In the next training session, after a couple of reminder cue followed by treat tosses, I give the cue and wait for the dog to move onto the surface/object. When she moves onto it, I then toss her the treat. Same routine when I ask her to come ‘Off’, give the cue then wait. What’s happening at this stage is that the treat changes from lure to reward.
Work at your dog’s pace
Remember, if you’re doing this with your own dog, work at her pace. Only move on from each stage when your dog is ready. One way to figure this out is that if you can be certain (as certain as you can be in predicting her behaviour) that she will follow the treat or respond to the cue, that’s the time to move to the next step.
Once you’ve taught this, you’ll find that ‘Off’ becomes a super useful cue. I use it all the time, during scentwork searches and in every day life.
Keeping ‘helpers’ busy
Going back to the garden, what to do when your dog isn’t content to watch you gardening but wants to ‘help’. She’s watching you pulling out weeds, clearing debris, pruning – and that looks fun. Of course she’d want to get involved. If your dog knows how to settle on a bed or mat, put one out in the garden beside you. That way she’s got a spot to settle in while you work. If your dog doesn’t have a reliable settle yet, take a long lasting chew out to the garden with you. Or stuff a kong or other static food dispensing toy. You don’t want anything that rolls around as that is bound to roll onto the beds. Make sure she’s had a chance to toilet, has had some attention from you in the form of a game or some training (they should both feel like a game for your dog), pop her lead on and either stake it to the ground or hook it over your wrist/ankle (I sit down to weed and plant) and give her the activity toy. This allows her to stay mentally busy without you having to give her lots of attention. The task is to for her to learn to amuse herself while you’re busy.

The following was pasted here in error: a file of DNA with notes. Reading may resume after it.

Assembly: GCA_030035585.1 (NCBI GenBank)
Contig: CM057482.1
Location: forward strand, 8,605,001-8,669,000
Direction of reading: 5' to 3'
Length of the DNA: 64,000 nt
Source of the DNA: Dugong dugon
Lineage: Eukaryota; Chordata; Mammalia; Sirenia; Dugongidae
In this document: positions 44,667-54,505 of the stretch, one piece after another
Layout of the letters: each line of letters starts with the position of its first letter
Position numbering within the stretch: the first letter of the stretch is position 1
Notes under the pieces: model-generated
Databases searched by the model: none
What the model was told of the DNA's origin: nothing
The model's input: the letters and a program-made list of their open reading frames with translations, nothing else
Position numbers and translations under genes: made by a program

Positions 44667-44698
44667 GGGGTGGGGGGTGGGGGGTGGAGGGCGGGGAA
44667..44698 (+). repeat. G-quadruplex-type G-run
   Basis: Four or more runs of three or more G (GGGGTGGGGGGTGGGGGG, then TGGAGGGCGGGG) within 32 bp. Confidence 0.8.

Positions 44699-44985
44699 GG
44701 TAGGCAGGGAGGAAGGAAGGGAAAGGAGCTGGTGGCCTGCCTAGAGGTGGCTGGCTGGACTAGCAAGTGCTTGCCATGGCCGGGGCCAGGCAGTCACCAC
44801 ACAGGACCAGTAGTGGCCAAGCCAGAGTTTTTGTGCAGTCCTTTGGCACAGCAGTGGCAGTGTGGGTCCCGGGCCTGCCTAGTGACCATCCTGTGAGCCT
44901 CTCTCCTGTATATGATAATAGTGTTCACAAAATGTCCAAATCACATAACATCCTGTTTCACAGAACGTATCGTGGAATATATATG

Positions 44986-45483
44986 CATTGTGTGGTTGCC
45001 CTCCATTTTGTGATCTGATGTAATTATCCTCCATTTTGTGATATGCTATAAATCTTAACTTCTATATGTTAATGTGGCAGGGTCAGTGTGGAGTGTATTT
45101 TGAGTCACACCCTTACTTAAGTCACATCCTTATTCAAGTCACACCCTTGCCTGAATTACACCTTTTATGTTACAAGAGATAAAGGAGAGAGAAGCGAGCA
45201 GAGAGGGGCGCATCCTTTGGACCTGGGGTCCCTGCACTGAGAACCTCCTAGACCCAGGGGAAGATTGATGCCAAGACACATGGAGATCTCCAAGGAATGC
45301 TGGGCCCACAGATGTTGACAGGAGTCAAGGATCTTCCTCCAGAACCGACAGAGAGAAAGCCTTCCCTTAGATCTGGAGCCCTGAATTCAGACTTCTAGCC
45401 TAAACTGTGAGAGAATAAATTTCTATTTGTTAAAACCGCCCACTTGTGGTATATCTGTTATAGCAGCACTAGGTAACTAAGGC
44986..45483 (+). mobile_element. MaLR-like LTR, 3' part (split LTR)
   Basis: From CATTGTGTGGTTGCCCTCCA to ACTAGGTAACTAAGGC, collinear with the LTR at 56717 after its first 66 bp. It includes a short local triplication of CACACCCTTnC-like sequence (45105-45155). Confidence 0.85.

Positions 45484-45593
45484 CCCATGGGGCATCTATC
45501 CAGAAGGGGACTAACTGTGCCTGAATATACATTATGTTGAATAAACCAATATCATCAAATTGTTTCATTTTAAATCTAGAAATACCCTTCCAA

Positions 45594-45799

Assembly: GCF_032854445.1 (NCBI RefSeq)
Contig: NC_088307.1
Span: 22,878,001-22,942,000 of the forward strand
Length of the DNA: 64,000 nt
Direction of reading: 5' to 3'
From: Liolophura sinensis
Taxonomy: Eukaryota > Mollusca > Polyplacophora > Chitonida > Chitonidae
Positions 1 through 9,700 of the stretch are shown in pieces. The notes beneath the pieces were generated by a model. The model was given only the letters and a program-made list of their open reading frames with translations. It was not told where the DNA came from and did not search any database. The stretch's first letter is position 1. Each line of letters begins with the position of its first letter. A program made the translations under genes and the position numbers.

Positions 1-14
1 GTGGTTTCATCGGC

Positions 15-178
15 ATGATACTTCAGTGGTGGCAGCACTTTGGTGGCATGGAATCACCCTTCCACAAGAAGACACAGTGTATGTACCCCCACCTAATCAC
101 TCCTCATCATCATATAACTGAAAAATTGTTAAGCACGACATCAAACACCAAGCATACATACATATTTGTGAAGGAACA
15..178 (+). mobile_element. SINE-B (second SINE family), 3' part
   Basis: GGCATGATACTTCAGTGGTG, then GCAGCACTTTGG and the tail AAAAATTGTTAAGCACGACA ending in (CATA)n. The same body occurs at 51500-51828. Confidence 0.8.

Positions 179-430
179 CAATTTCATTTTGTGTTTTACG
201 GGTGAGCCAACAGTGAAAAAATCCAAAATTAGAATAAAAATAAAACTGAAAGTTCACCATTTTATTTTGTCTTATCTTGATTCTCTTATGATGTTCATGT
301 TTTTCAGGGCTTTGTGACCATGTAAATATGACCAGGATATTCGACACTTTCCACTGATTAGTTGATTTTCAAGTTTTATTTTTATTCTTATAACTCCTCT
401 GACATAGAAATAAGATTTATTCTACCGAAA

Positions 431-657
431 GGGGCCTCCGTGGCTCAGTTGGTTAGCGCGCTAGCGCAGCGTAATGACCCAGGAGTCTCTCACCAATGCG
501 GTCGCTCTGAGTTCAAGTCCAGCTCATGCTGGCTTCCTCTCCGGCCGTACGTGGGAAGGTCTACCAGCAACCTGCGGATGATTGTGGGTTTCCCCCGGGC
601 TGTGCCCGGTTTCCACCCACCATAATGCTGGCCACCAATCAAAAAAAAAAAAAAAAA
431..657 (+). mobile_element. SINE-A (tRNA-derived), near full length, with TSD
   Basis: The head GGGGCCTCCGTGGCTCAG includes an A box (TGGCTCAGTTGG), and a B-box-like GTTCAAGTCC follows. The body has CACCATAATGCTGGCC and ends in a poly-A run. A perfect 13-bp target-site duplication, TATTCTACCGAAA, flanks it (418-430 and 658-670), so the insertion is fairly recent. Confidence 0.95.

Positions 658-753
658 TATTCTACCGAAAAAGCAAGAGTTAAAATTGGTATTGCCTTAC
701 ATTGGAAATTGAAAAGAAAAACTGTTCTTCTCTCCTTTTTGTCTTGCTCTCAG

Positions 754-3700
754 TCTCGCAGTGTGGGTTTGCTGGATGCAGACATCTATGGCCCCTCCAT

Only do this for short periods, say 15 minutes or so. Then finish your task and bring her indoors with you. As you practise this, you will be able to spend longer and longer with her beside you, watching without participating. She will be able to leave the lead on without attaching it to anything. And in time you will be able to have her off lead.
Be thoughtful about how you plan your garden to give her freedom without spoiling your hard work. If she likes to dig, give her a space where she can dig. Ensure there are clear entry and exits points to and from the garden so that she doesn’t have to cross confusing areas. For example, if you use bark mulch but also have bark paths, that can be tricky for her to make a distinction between the two. Combine this thoughtful garden planning with teaching ‘Off’, maybe add in ‘Leave’ (you can learn that on my Support Skills course) and you will be able to enjoy your outdoor space happily together. If it’s important to you, you will put in the time, effort and work into teaching these skills. I love having the dogs in the garden with me, so for us it’s always time well spent.
And remember, if you’re reading this before midnight on 2nd April 2023, you can still use the 25% off discount code MAXOUTBST25 on all the courses and products in Detector Dog School.